Re: microwave ovens

From:"Steven E. Slap" <>

Good Morning HistoNetters from snowy Massachusetts!

Russ Allison asked:
>Our microbiologists from time to time microwave small (50 - 100
>ml) amounts of culture media in conical flasks with non-absorbent
>cotton wool in the necks.
>Recently, there was a smell of burning from the oven and when
>taken out, the cotton wool was "burnt" and smelled like it.  There
>had been no flames (sorry about the English of that sentence!)
>I believe I am right in saying that cotton contains oil.
>May that have been the cause and how come, after the many
>hundreds of times we have done it, the wool burned that time?

I wouldn't suspect oil, because oil, like fat, is a poor absorber of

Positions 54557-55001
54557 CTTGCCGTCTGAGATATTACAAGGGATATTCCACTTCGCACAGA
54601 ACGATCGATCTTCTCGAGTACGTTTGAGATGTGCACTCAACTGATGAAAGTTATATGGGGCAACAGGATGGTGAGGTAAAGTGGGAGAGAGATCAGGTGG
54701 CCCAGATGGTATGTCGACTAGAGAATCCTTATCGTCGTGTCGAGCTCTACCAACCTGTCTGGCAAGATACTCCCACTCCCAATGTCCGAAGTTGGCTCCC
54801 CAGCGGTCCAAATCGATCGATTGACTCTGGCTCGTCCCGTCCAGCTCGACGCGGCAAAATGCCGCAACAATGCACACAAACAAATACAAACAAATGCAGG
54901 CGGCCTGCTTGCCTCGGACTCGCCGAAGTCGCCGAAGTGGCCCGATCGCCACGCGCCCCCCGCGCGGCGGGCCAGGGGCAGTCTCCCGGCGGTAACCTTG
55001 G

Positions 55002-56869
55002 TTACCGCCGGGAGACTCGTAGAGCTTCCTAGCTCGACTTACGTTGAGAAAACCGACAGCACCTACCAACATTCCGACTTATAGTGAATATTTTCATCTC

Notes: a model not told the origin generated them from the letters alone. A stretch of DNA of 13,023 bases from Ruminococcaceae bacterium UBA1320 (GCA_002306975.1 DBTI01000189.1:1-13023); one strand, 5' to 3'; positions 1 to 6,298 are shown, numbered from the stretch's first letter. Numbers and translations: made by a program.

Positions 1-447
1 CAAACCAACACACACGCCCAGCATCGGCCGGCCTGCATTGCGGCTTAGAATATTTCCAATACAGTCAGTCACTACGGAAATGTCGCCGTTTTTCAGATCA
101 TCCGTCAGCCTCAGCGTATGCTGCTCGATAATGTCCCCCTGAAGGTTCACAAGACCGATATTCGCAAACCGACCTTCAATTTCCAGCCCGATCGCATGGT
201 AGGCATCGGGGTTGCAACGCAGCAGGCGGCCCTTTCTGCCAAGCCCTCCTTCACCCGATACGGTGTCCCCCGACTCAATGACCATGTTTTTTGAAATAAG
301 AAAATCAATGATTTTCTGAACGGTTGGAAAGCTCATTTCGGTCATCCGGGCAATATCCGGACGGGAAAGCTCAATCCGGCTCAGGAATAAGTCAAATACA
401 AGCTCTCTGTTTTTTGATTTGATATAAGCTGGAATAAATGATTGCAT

microwaves.  Any time there are different materials in a microwave cavity
(like the cotton wool and the culture media), they are going to heat at
different rates, due primarily to the relative polar structure of the
molecules.  My guess, in this case, is that the culture media heats faster
than than the cotton wool and that all goes well when there is sufficient
media in the flask for the amount of energy produced.  However, as soon as
the media has reached a threshold and has absorbed all of the microwave
energy it can, the energy microwaves begin to heat the next best thing, in
this case, the wool.

Best regards,
Steven Slap
Forensic Microwaver

Steven E. Slap
Marketing Manager & Microwave Product Specialist
Hacker Industries & Instruments

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